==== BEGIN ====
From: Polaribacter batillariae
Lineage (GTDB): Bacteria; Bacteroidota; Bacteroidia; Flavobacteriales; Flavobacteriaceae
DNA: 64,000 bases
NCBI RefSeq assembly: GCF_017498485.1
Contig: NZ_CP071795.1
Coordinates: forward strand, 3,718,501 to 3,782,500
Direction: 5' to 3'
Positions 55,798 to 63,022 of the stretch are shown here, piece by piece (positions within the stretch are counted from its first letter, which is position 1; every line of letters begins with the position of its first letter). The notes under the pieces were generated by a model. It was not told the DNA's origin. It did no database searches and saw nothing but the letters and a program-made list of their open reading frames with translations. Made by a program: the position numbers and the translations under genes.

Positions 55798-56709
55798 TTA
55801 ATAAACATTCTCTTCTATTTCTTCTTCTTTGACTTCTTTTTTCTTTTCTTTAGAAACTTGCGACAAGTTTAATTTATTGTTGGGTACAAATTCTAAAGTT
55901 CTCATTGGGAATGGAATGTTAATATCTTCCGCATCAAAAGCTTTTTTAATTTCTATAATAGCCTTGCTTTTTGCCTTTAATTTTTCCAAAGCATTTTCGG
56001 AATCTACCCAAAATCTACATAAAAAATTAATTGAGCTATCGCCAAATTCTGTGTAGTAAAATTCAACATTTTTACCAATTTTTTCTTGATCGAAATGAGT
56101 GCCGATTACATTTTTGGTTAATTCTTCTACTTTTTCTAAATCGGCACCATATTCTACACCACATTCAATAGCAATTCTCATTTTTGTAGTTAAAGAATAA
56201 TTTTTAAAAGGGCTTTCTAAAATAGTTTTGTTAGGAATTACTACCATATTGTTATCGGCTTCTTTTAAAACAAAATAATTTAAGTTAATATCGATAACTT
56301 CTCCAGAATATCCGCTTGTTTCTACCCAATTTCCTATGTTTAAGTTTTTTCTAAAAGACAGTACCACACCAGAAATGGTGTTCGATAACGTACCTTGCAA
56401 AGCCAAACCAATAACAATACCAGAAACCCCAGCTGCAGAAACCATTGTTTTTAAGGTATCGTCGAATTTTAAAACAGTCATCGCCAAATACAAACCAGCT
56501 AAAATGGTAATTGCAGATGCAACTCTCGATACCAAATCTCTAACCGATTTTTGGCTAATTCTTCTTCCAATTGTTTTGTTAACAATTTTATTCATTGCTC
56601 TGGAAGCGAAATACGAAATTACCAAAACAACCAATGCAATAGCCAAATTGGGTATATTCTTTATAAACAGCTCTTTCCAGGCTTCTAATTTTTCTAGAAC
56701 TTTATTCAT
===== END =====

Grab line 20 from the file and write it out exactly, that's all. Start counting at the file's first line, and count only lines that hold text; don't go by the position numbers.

56701 TTTATTCAT